Outline the reasons for the creation of the Crown Prosecution Service. Describe its functions and assess its effectiveness. The Crown Prosecution Service was established in 1986 following the Prosecution of Offenders Act 1985 to conduct prosecution on behalf of the state. Prior to the creation of the Crown Prosecution Service, prosecution was brought by the police. It was felt that this system was left open to abuse, and led to criticism from several bodies.
A report by Justice in 1970 stated that it was not in the interest of the law to have the police responsible for both the arrest and investigation, and prosecution. It was suggested that police had a conflict of interest and might withhold vital evidence in order to win cases. In 1981 the Royal Commission on Criminal Procedure reviewed the system and pointed out the lack of uniformity, different areas had different standards, so where one area would choose to caution another may choose to prosecute.
It was the overall lack on consistency on which the commission decided on total reform and suggested the CPS. The Prosecution of Offenders Act 1985 formed the CPS and it began operation in 1986. The Crown Prosecution Service has responsibility for all aspects of prosecution. They are to advice police on the validity of evidence prior to the charges being made; this is to avoid unnecessary paperwork being forwarded. The CPS review all cases passed to them by the police. Two factors have to be considered by the CPS before they can decide on whether to pursue the case.
Firstly the "evidential test", the CPS decides if there is sufficient evidence to get a realistic chance of conviction. They ask themselves how likely conviction is. Is there more chance of the jury/magistrates voting guilty than not guilty? The second is the "public interest test" this takes into account the seriousness of the offence, the more serious the crime the more need there is for conviction in the interest of the public. The CPS will ask themselves questions including the following: Is the offence common in the area it was committed?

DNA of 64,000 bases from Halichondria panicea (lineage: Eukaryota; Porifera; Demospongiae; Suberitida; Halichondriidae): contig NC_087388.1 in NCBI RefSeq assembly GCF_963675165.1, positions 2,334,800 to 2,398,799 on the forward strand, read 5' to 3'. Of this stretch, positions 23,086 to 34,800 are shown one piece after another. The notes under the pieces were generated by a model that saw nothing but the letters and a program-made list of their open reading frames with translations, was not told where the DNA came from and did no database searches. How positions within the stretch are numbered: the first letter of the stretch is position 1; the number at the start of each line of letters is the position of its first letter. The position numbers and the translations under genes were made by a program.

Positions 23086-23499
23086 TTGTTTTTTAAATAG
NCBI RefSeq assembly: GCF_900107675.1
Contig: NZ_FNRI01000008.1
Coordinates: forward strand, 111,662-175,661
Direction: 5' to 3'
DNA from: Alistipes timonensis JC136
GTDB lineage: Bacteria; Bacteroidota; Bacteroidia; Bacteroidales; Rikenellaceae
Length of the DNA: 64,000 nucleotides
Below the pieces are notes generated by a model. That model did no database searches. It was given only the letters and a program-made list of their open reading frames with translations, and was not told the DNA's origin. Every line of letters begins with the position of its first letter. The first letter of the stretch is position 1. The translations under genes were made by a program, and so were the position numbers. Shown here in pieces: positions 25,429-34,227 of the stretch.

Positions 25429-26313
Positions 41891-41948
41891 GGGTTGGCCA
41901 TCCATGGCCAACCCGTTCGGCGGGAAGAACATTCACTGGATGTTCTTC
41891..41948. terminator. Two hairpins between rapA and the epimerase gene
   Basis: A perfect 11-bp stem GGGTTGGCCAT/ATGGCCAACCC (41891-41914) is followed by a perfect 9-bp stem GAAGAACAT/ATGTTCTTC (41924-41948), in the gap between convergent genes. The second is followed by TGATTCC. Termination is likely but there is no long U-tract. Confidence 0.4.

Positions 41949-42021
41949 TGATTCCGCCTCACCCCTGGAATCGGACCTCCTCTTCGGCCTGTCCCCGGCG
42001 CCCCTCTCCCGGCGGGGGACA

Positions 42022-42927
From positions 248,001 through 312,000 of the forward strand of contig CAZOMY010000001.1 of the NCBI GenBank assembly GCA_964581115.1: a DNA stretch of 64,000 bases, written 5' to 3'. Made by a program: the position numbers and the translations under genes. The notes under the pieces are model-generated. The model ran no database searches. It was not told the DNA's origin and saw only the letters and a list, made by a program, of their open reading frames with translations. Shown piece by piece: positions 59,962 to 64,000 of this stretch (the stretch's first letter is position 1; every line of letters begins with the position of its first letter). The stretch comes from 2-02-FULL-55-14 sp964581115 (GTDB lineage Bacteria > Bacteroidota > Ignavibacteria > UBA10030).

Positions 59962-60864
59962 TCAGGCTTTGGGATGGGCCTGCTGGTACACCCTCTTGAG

If so does an example need to be made of the defendant? Was the offence motivated by any form of discrimination? Was it premeditated? They will also take into account the attitude of the defendant, has he/she tried to amend his/her actions, was it committed by a genuine mistake and what is the likelihood of a recurrence? Does the defendant seem mentally stable? Could his/her actions be a result of mental illness? After the CPS has carried out these tests they then have to decide weather to prosecute, to send the defendant back to the police for a caution or take no further action.
If the CPS decides to prosecute they can be part of the prosecution in the Magistrates Court and following the Access to Justice Act 1999 they can also act as prosecuting council in the Crown Court providing they have the appropriate advocacy qualifications. When the Crown Prosecution Service first started in 1986 it was highly under funded and therefore the wages offered were too low, this led to huge recruitment problems and as a result the CPS developed a reputation for severe delays and incompetence. Some news papers reported that due to the lack of staff it led to missing files and possibly lost cases.
January 2001 brought about the biggest cash boost for the CPS since it began 14 years previous. It is believed that this should put an end to the criticism as staffing shouldn't be a problem in the future. By October 2001 the CPS, Lord Chancellor's Department, the Bar Council and the Law Society had developed a scheme to allow prosecution barristers and defence barristers to be paid equally. Sir David Calvert-Smith QC hopes this "will attract many more first-class advocates to prosecution work". The major criticism the CPS has been dealing with since its creation is the number of discontinued cases.